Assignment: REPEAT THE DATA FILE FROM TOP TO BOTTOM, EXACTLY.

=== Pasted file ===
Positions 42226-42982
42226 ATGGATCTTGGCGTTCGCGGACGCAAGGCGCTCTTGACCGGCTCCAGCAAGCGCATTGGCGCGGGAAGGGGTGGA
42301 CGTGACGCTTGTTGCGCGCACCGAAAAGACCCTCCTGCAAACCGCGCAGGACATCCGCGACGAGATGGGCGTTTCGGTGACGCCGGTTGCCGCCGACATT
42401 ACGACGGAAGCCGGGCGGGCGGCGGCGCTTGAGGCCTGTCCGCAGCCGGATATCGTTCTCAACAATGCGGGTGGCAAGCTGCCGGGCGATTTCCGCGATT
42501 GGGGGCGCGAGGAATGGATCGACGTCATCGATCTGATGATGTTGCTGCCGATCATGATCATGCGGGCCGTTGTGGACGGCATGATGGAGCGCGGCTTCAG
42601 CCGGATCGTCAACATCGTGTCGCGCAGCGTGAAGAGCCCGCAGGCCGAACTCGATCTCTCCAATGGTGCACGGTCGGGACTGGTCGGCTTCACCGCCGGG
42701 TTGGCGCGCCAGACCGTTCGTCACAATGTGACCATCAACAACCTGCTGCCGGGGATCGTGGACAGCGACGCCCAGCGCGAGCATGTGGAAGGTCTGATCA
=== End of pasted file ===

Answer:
Positions 42226-42982
42226 ATGGATCTTGGCGTTCGCGGACGCAAGGCGCTCTTGACCGGCTCCAGCAAGCGCATTGGCGCGGGAAGGGGTGGA
42301 CGTGACGCTTGTTGCGCGCACCGAAAAGACCCTCCTGCAAACCGCGCAGGACATCCGCGACGAGATGGGCGTTTCGGTGACGCCGGTTGCCGCCGACATT
42401 ACGACGGAAGCCGGGCGGGCGGCGGCGCTTGAGGCCTGTCCGCAGCCGGATATCGTTCTCAACAATGCGGGTGGCAAGCTGCCGGGCGATTTCCGCGATT
42501 GGGGGCGCGAGGAATGGATCGACGTCATCGATCTGATGATGTTGCTGCCGATCATGATCATGCGGGCCGTTGTGGACGGCATGATGGAGCGCGGCTTCAG
42601 CCGGATCGTCAACATCGTGTCGCGCAGCGTGAAGAGCCCGCAGGCCGAACTCGATCTCTCCAATGGTGCACGGTCGGGACTGGTCGGCTTCACCGCCGGG
42701 TTGGCGCGCCAGACCGTTCGTCACAATGTGACCATCAACAACCTGCTGCCGGGGATCGTGGACAGCGACGCCCAGCGCGAGCATGTGGAAGGTCTGATCA